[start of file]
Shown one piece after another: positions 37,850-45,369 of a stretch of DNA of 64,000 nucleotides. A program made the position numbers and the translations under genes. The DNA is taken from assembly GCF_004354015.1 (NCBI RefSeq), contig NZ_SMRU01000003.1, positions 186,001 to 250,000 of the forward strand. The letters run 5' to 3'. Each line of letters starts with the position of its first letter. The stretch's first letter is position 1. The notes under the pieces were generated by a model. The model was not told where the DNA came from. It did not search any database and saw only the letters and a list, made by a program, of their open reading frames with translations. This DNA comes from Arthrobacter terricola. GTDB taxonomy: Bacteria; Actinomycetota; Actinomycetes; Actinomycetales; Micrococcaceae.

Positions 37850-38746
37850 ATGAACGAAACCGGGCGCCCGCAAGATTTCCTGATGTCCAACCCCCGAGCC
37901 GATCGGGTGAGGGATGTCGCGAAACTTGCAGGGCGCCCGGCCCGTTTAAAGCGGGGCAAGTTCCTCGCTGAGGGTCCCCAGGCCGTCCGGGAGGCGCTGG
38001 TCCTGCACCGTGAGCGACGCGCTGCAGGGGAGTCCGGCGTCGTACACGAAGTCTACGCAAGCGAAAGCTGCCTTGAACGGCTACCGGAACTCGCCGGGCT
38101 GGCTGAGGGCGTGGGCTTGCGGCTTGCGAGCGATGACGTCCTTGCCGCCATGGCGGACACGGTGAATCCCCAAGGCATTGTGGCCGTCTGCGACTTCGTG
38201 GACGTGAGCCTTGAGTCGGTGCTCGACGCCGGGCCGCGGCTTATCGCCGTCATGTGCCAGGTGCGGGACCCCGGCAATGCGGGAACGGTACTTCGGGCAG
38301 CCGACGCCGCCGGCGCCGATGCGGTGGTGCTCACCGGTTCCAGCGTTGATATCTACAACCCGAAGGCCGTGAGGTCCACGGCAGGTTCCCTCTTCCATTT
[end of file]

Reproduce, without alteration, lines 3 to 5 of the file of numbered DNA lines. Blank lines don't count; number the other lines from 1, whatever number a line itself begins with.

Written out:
37850 ATGAACGAAACCGGGCGCCCGCAAGATTTCCTGATGTCCAACCCCCGAGCC
37901 GATCGGGTGAGGGATGTCGCGAAACTTGCAGGGCGCCCGGCCCGTTTAAAGCGGGGCAAGTTCCTCGCTGAGGGTCCCCAGGCCGTCCGGGAGGCGCTGG
38001 TCCTGCACCGTGAGCGACGCGCTGCAGGGGAGTCCGGCGTCGTACACGAAGTCTACGCAAGCGAAAGCTGCCTTGAACGGCTACCGGAACTCGCCGGGCT